- Quinnipiac men’s basketball moves down to .500 in MAAC play with 75-72 loss to Niagara
- Quinnipiac men’s basketball falls short in 65-63 loss to Canisius
- Dean of School of Communications Mark Contreras resigns
- Quinnipiac student robbed at gunpoint in Washington D.C.
- Quinnipiac men’s basketball splits opening MAAC weekend after loss to Rider
- Runnin’ the Point: New Year’s resolutions for Quinnipiac men’s basketball
- Murphy’s Law: Milestone mania
- Pecknold gets 500th win as Quinnipiac men’s ice hockey cruise past Colgate
- Quinnipiac women’s ice hockey captain Melissa Samoskevich drafted No. 2 in NWHL Draft
- The gift of education
Montage celebrates “I Heart Art”
Now in its fourth year, the annual “I Heart Art” festival celebrates the creativity and talent of Quinnipiac students. Held all day in Alumni Hall on Nov. 19, the art work shown came from different perspectives and visions of the students. Alumni Hall was decorated fancily with a number of tables and a stage set up for entertainment, in addition to the art shown throughout the room.
There was a cozy feeling throughout the room with snacks being given out and light guitar strumming playing over the sound system. Sponsored by The Montage, Quinnipiac’s literary magazine, the festival is composed entirely of student art and encourages members of the Quinnipiac community to recognize the scope of work their peers create.
Co-editors of Montage Sarah Rosenbaum and Samantha Schlemm, along with the rest of the group, worked tirelessly to ensure the success of the festival.
“We’ve been planning this since September,” junior print journalism major Rosenbaum said. Throughout the past few months, The Montage has been collecting art work from students and reserved Alumni Hall, which takes months in advance.
From Melissa Nocera’s photography of the sky in different shades of blue and orange to Tia Wishart’s three dimensional piece, composed of stick-like objects in the shape of a face, students artistically expressed their vision. Wishart’s piece featured glued newspaper clippings, which composed the base, and all of the readable headlines signified important political and societal issues. Paintings and drawings varied from colored pencil to water color to acrylic, all showing different styles that artists use to convey their objective goal. Kelly Gallagher used interesting textures, such as sand paper, for her visual presentation on one of the numerous tables displaying the art of the students.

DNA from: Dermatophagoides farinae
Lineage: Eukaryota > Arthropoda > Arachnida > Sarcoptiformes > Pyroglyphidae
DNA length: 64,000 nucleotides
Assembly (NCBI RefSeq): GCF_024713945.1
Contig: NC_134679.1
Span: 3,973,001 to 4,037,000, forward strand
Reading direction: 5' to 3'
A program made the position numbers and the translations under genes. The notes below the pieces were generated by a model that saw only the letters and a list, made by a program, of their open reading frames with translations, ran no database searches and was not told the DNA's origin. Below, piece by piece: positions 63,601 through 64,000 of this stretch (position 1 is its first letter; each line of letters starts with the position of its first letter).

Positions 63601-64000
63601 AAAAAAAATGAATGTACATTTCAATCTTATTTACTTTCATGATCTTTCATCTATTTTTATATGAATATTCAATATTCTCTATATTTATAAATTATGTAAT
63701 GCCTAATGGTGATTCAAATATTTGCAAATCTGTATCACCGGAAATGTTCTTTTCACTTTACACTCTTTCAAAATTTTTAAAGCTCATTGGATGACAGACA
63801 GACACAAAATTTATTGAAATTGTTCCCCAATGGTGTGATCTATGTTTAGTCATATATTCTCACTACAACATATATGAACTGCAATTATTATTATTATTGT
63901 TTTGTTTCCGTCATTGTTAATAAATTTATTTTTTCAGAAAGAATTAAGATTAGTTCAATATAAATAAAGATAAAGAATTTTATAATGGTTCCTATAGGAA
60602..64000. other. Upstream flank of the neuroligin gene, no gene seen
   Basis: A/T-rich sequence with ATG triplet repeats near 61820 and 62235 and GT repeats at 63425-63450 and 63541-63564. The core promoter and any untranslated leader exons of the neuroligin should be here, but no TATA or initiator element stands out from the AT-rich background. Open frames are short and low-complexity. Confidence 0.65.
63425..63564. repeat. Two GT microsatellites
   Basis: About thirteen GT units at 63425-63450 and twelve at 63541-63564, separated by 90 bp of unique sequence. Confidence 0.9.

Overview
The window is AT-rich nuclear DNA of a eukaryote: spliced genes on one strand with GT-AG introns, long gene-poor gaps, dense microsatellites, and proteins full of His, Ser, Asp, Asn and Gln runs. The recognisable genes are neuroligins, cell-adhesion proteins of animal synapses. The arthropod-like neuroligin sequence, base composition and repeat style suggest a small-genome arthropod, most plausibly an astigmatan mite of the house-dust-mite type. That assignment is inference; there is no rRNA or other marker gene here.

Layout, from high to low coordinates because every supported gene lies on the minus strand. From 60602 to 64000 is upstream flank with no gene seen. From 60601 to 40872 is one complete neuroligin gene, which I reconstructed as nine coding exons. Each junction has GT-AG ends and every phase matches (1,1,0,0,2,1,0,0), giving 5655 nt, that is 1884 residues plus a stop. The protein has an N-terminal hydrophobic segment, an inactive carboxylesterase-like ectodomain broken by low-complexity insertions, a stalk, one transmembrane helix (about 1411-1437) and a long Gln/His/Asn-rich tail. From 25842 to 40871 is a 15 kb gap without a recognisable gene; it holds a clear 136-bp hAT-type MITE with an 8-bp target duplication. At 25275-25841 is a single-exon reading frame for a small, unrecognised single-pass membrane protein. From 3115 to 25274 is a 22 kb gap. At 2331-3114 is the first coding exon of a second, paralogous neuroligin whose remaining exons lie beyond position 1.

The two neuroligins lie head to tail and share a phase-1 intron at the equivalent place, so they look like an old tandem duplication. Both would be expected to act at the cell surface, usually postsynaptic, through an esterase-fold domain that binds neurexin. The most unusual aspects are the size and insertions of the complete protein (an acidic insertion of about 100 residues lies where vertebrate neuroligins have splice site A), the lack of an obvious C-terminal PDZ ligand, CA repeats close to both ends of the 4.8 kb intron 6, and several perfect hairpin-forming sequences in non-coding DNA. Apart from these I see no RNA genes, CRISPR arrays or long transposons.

Months of preparation in this event resulted in a live performance composed of Quinnipiac students at 7 p.m., a Gospel choir at 8 p.m. and slam poets from 9-11 p.m.
Even though many believe Quinnipiac students are apathetic, Rosenbaum thought differently.
“Quinnipiac is creative,” she said. “There are a lot of people making art.”
With inspirational quotes plastered throughout Alumni Hall from famous artists, including Leonardo da Vinci, students can take pride in the work they have accomplished. As da Vinci said, “Art is never finished” and that is motivation for any aspiring artist to never give up.